Other Minds is excited to present Hypothetical Moments, a DVD of the collaborative works of Carol Law and Charles Amirkhanian, available on video for the first time. Some of the work included within will be familiar to followers of Amirkhanian’s work (Dog of Stravinsky, Mahogany Ballpark), but the vast majority of Hypothetical Moments has been entirely unavailable until now. Both video and audio have been lovingly restored and remastered, opening up a new pathway into the densely layered and referential world that the pair created over the decade covered by this collection.
Typically, Amirkhanian composed music that Law responded to in order to create the visual component of these works. Amirkhanian’s non-syntactic linguistic techniques fed into Law’s use of collage and juxtaposition via multiple slide and video projectors and hand-built dimmer consoles, all achieved before the advent of the personal computer.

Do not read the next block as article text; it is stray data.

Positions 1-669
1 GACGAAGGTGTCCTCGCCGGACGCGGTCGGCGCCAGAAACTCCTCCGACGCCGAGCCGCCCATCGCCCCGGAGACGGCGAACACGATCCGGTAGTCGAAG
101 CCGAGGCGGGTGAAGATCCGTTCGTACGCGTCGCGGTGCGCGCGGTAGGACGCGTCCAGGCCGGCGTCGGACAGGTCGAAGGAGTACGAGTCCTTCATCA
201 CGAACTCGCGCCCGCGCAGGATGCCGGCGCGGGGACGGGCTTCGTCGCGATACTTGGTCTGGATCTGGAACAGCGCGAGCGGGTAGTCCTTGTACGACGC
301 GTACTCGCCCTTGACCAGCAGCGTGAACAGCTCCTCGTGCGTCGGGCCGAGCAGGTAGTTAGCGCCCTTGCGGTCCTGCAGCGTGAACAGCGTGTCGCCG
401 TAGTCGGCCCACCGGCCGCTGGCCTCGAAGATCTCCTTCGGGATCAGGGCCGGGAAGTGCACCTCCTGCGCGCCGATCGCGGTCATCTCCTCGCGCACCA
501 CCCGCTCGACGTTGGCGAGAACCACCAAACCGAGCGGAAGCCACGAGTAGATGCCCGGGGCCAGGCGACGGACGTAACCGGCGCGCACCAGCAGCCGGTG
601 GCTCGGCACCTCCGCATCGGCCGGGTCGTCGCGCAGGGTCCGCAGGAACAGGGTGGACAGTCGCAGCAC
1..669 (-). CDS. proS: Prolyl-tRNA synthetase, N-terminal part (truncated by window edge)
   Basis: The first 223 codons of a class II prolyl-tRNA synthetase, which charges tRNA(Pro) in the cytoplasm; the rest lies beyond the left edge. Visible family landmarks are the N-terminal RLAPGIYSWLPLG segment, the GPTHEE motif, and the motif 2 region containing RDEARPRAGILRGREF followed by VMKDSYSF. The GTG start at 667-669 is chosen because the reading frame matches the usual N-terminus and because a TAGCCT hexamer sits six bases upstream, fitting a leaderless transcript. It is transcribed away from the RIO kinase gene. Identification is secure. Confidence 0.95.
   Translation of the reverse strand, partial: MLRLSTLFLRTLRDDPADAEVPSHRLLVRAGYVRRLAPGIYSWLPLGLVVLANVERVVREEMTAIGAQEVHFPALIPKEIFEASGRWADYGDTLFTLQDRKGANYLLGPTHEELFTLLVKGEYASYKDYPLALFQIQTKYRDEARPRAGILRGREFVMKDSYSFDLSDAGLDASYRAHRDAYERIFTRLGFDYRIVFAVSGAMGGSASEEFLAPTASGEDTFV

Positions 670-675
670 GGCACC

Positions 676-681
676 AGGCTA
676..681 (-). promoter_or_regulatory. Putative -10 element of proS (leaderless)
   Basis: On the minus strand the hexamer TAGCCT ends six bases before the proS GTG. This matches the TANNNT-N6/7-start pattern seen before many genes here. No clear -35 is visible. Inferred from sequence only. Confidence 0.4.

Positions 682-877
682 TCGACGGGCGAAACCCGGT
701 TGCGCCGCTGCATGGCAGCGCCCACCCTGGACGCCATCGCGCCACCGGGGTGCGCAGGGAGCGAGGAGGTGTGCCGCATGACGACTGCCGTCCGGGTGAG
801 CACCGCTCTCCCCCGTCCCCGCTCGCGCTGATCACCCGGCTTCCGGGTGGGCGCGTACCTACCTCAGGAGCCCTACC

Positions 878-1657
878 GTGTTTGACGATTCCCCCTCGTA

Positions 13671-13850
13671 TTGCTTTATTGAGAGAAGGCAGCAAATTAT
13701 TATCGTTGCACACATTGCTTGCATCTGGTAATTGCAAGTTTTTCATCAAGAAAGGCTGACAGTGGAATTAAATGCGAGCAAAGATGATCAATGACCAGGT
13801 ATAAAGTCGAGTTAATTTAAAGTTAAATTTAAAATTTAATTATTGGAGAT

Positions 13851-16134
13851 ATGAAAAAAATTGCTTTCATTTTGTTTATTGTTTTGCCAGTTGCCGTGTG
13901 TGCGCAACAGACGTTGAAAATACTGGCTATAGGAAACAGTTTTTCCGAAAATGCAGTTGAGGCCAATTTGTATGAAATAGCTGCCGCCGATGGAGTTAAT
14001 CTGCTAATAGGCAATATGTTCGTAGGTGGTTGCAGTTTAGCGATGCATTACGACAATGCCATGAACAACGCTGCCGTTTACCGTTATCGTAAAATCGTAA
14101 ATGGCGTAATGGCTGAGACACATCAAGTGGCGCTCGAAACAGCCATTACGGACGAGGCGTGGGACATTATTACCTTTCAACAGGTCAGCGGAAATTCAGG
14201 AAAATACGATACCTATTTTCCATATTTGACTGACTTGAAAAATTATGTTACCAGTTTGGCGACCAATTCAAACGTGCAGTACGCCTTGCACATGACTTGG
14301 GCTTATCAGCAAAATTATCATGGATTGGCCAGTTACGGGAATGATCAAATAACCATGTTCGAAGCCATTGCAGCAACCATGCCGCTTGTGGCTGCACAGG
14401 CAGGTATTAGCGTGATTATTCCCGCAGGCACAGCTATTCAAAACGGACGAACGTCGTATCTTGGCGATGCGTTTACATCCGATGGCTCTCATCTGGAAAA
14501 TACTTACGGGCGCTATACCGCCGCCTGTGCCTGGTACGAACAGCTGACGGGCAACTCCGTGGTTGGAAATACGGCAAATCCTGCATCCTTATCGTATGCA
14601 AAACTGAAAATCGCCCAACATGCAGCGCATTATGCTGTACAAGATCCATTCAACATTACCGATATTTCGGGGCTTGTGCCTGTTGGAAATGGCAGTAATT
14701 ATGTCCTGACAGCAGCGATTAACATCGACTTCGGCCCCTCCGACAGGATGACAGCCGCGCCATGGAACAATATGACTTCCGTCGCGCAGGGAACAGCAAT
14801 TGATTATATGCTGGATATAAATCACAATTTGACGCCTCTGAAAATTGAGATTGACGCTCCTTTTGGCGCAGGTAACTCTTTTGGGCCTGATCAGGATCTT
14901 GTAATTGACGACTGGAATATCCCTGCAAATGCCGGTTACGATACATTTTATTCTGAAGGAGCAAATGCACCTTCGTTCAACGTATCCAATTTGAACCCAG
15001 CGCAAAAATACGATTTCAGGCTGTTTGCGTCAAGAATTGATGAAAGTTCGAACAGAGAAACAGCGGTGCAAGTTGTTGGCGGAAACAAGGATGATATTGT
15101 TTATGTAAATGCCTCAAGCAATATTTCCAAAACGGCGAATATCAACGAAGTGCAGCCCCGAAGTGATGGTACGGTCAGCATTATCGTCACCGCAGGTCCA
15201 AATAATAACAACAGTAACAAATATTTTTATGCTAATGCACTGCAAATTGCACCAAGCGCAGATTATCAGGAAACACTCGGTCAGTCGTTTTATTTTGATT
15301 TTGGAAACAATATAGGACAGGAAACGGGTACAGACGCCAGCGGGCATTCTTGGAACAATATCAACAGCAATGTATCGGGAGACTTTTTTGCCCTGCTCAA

This retrospective reveals the interlocking nature of Law & Amirkhanian’s collaborative approach, the visual and audible evolving in parallel into densely layered works. While Amirkhanian uses electronically processed, found, and manipulated text to generate his works, Law’s imagery references Hollywood starlets, pre-PC computer graphics, fortune cookie macrophotography, and even photos of the composer himself performing. Layers of reference, visual and textual puns, and absurdist juxtaposition coalesce into a creative world that is indebted to Dada, Surrealism, and Fluxus, yet entirely in a league of its own. Hypothetical Moments shines a new light on Amirkhanian’s work as a sound poet, expanding our notion of the genre into collage and performance art, and revealing for the first time Carol Law’s visual contributions to the duo’s live performance history.
"Though they fracture almost all of the rules, there remains a refined, classical undertone and motivation to their work. The resultant combination of voice and visual image was magical...Amirkhanian and Law presented a new approach to using the most classic instruments of all—the voice, the eyes and the ears...a fitting tribute to the brilliant potential of New Music.”
—Jack Kolkmeyer, The Santa Fe Reporter, 1983